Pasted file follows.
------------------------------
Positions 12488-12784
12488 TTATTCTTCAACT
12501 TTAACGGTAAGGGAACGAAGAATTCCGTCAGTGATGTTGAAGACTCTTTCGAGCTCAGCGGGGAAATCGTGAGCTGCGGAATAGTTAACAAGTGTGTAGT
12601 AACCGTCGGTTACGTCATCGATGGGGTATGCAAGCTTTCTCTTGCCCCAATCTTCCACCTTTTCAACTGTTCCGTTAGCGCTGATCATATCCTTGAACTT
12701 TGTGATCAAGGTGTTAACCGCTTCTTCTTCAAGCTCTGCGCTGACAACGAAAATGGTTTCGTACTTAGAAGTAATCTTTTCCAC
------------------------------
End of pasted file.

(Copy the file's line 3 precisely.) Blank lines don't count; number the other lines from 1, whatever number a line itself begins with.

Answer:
12501 TTAACGGTAAGGGAACGAAGAATTCCGTCAGTGATGTTGAAGACTCTTTCGAGCTCAGCGGGGAAATCGTGAGCTGCGGAATAGTTAACAAGTGTGTAGT